Wagering that the factory floor of the future will be buzzing with intelligent, cloud-connected devices, Microsoft is showing off its latest industrial internet of things (IIoT) innovations at Hannover Messe 2018 in Hannover, Germany, April 23-27.
Among the new offerings that the Redmond, Wash., software giant is demonstrating at the industrial technology conference is an automatic discovery service for Azure IoT Suite Connected Factory, said Sam George, partner director of Azure IoT at Microsoft, in an April 23 announcement. Comprising open-source software components and running as microservices on Azure, the service enables manufacturers to quickly and securely incorporate industrial equipment into their IIoT environments. It also provides an OPC UA (Open Platform Communications Unified Architecture) Server interface, enabling support for existing equipment with less manual configuration.
Sometimes, circumstances won't allow for cloud-connected IIoT deployments, whether the quality of a factory's internet connection isn't up to snuff or an organization is restricted in its cloud use by compliance requirements.
Addressing these and other roadblocks faced by manufacturers, Microsoft is making Azure IoT Hub and IoT Hub Device Provisioning Service available on Azure Stack, the company's hybrid-cloud solution. Sold as software and hardware bundles, Azure Stack allows enterprises to run a piece of Microsoft's cloud in their own data centers.
Azure Time Series Insights, Microsoft's data storage, analytics and visualization service for IoT event analysis, is gaining a few new capabilities designed to help businesses makes better sense out of years' worth of device information. The service will soon integrate with Azure Storage, allowing organizations to draw insights from their IIoT equipment data while stashing their data in the cloud in a cost-effective manner.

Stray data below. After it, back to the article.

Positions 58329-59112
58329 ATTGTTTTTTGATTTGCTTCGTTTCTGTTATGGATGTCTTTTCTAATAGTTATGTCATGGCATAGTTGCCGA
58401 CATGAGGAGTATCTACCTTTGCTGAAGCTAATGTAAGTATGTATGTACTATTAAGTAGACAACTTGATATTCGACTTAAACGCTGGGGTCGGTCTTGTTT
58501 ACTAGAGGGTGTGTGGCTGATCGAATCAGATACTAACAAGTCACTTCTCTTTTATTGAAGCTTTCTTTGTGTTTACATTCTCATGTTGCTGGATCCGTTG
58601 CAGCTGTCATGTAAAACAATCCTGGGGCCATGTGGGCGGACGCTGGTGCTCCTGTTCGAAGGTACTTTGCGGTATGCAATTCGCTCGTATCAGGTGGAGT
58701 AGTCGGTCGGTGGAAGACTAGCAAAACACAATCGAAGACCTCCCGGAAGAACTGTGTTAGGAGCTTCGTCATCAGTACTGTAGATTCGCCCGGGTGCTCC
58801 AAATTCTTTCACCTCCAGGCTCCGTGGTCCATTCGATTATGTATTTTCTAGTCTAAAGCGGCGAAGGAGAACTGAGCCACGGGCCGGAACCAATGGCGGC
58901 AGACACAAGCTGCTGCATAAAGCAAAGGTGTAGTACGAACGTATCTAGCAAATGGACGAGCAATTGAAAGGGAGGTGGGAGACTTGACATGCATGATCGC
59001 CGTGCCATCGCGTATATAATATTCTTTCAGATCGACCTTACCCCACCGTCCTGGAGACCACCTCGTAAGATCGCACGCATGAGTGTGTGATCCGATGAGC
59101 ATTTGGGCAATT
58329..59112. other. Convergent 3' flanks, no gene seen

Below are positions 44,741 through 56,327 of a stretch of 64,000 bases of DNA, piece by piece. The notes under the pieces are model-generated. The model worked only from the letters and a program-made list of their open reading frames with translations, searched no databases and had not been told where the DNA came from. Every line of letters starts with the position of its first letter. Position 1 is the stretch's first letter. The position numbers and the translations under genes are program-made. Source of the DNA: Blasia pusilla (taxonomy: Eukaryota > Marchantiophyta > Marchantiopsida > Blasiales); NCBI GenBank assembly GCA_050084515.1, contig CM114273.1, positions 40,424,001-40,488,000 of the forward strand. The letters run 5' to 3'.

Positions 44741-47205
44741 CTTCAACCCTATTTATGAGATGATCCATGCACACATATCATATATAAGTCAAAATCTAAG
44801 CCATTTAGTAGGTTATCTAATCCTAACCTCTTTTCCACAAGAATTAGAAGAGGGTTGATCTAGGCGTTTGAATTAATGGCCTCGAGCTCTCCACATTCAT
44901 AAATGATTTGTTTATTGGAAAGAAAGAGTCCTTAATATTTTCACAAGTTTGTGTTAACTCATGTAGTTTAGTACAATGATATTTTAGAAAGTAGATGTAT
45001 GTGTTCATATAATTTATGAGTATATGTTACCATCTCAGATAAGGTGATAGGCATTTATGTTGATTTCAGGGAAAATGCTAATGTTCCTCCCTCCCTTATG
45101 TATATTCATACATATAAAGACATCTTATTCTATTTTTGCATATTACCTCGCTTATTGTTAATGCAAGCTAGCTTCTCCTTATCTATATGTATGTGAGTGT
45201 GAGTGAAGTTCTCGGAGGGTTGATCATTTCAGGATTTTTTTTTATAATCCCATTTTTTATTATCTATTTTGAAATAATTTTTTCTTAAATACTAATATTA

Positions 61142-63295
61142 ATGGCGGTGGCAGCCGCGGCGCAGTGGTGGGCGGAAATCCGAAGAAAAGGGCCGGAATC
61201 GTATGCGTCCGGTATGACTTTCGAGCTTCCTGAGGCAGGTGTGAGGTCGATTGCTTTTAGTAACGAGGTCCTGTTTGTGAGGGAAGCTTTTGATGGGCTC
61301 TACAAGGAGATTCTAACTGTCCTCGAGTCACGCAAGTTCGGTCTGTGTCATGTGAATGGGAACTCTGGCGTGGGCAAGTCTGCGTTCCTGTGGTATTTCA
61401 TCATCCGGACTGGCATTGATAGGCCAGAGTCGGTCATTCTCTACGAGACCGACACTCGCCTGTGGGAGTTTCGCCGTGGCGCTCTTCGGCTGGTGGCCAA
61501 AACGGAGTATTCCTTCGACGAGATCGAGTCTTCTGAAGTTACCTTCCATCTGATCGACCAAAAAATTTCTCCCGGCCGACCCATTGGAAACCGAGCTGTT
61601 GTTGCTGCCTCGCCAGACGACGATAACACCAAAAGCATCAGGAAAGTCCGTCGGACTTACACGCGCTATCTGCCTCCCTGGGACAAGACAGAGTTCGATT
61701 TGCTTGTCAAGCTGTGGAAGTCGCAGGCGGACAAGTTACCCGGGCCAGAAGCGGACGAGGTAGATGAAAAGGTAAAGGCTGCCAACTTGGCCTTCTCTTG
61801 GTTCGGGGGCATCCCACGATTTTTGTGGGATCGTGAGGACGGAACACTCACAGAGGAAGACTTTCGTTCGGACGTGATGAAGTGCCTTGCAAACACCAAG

Borrowing from tiered storage arrangements used in many enterprise IT environments, combined Azure Storage-Time Series Insights implementations will keep data in so-called warm and cold layers, while maintaining access to data for analysis-gathering purposes across both levels. The warm layer is essentially the same data-storage solution used by current customers, said Chandrika Shankarnarayan, principal program manager of Azure IoT at Microsoft, in a separate April 23 announcement.
"We expect most customers to store 30–120 days of data in the warm layer, and 1–20 years in the cold layer, thereby blending the best of both worlds," explained the Microsoft executive. "Cold storage, coupled with device/tag-centric querying across all data, means that customers maximize the cost-benefits of the cloud while still realizing performant querying and trending of historical time series data."
Additionally, Microsoft is working on a device- or tag-centric user experience, enabling equipment operators to zero in on specific devices. Acknowledging that the current interface is geared toward data scientists and analysts, the new interface will enable users to quickly find a desired piece of equipment and view time-series data collected by its sensors.
Microsoft is also hammering away on new integrations that will enable users to perform advanced analytics on their IIoT data.
Azure Time Series Insights will soon store data, based on device and timestamp information, using the popular Apache Parquet historical data file format, Shankarnarayan said. The move will help open the service to other big data services, including Microsoft's own Azure Databricks. For organizations interested in Azure Time Series' predictive-maintenance potential, Microsoft is streamlining the process of integrating the service with Jupyter Notebooks, Azure Machine Learning Studio and other machine-learning solutions, she added.